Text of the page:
Mobile Menu - OpenMobile Menu - Closed

Congresswoman Nydia Velazquez

Representing the 7th District of New York


Velázquez Seeks to Address Housing Sexual Harassment

Velázquez Seeks to Address Housing Sexual Harassment
September 26, 2018
Press Release

Washington, DC –As the “Me Too” era draws badly needed attention to the longstanding problem of sexual misconduct, Rep. Nydia M. Velázquez (D-NY) has introduced legislation to combat sexual harassment related to housing.  The “Sexual Harassment Awareness and Prevention Act” would ensure the Department of Housing and Urban Development (HUD) proactively works with other agencies to collect information on sexual harassment and abuse claims related to housing.

“If the ‘Me Too’ movement has taught us anything it is this: anywhere there is an imbalance of power – from Hollywood to Wall Street to the workplace – there’s room for abuse and, sadly, there’s the potential for sexual misconduct,” said Velázquez. “We need to ensure that when it comes to the housing sphere we are taking a hard look at these kinds of abuse and that we are standing with survivors, whether it is a tenant in public housing who is harassed by a landlord, a Section 8 recipient who is subject to unwanted advances from a voucher administrator or someone who is treated inappropriately when applying for a government-backed mortgage.”

Velázquez’s bill comes on the heels of a BBC report that exposed the dark reality that many women seeking housing assistance are coerced into sexual favors. These incidents often go unreported due to fear of losing their housing benefits or suffering other retaliation. According to the Office of Fair Housing and Equal Opportunity, there were 800 complaints related to sex in Fiscal Year 2016. However, Velázquez argued those numbers likely do not provide a full accounting of the problem and said that there needs to be more specific data gathered on the topic.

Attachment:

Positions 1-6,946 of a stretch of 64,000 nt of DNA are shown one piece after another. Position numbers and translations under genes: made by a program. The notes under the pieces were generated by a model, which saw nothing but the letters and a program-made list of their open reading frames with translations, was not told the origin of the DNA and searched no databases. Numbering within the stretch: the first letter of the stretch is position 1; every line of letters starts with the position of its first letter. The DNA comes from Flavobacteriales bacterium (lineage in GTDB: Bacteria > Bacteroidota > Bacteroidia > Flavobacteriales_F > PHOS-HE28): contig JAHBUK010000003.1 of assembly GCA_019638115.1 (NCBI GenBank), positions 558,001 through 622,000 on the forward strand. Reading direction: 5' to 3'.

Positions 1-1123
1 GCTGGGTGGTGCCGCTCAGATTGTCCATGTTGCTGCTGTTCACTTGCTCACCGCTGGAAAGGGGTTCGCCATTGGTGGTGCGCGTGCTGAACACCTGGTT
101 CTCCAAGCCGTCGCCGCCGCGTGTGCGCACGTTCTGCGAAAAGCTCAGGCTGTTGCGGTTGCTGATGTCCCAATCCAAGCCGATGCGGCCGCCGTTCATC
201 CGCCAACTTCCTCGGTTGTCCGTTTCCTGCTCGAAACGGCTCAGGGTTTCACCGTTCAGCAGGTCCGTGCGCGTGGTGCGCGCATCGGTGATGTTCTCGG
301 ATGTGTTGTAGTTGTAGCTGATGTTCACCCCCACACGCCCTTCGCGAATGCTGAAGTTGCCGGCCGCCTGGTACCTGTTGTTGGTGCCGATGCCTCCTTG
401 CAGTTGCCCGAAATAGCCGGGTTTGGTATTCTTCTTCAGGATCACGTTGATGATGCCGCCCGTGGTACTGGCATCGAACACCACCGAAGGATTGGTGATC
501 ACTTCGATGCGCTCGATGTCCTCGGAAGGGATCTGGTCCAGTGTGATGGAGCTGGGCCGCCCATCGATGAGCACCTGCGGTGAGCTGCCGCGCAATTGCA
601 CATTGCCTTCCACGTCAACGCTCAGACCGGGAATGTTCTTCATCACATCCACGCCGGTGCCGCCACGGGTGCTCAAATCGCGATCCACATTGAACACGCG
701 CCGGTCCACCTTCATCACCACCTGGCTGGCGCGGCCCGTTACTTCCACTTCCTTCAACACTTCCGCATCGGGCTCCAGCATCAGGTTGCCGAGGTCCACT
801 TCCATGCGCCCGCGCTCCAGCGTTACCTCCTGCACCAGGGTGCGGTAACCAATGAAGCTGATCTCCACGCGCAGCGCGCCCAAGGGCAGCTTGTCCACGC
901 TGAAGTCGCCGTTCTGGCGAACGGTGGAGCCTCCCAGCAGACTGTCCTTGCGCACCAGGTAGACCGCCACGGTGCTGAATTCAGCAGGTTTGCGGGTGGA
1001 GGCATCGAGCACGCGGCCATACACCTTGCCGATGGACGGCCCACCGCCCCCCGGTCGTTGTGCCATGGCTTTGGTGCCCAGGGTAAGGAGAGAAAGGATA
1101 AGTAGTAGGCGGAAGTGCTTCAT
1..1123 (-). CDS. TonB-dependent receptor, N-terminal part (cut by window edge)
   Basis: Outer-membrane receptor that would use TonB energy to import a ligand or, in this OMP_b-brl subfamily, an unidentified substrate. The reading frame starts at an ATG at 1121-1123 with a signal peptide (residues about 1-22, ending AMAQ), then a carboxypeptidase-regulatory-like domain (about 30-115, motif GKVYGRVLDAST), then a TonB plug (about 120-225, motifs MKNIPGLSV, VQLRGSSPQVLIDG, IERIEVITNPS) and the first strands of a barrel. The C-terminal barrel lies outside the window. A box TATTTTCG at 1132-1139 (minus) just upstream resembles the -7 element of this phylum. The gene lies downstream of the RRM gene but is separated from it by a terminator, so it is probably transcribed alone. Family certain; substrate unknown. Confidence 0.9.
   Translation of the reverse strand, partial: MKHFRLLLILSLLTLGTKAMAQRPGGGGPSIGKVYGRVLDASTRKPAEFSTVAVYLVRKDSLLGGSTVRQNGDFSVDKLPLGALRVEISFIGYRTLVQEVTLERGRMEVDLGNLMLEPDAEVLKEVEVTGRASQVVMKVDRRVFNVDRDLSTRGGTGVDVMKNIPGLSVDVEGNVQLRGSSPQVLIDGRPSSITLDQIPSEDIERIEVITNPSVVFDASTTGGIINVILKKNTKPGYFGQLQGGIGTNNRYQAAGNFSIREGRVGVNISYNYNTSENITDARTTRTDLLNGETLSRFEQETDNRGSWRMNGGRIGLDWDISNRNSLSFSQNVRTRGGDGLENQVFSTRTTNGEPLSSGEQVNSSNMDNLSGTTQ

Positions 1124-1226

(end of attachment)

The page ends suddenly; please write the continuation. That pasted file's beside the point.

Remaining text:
“The first step to solving any problem is fully grasping its scope and this bill would ensure federal agencies are proactively looking at this issue,” Velázquez added.  “We need a full accounting of how widespread this problem is and that requires different federal agencies to step up and tackle this issue head on.”

Velázquez’s bill, “The Sexual Harassment Awareness and Prevention Act,” would take three important steps towards preventing sexual harassment for residents receiving federal housing assistance. First, it would require HUD to collect demographic and programmatic data on complaints of sexual harassment, filling a current lack of data. Second, it would commission a Government Accountability Office (GAO) report to study the effectiveness of existing initiatives at HUD to address sexual harassment, mandating that recommendations for improvement be issued. Finally, the bill would establish an Interagency Task Force on Prohibitions Against Sexual Harassment that would implement the GAO’s recommendations and monitor any ongoing issues.

“We are approaching a long overdue turning point in American culture with regards to sexual misconduct,” Velázquez added. “Part of this conversation is realizing that these types of abuses are sadly prevalent in almost every part of our society.  We need to recognize that includes housing and federal housing benefits and work together to examine and, ultimately, address problems in that sphere.” 

Velázquez’s bill has been endorsed by the National Fair Housing Alliance, the National Housing Law Project, the National Alliance to End Sexual Violence, the National Network to End Domestic Violence, the National Law Center on Homelessness & Poverty, the Sargent Shriver National Center on Poverty Law, and the National Low Income Housing Coalition. The Congresswoman is the third most senior Democrat on the Financial Services Committee and the only New York City Member of Congress to serve on the Housing Subcommittee.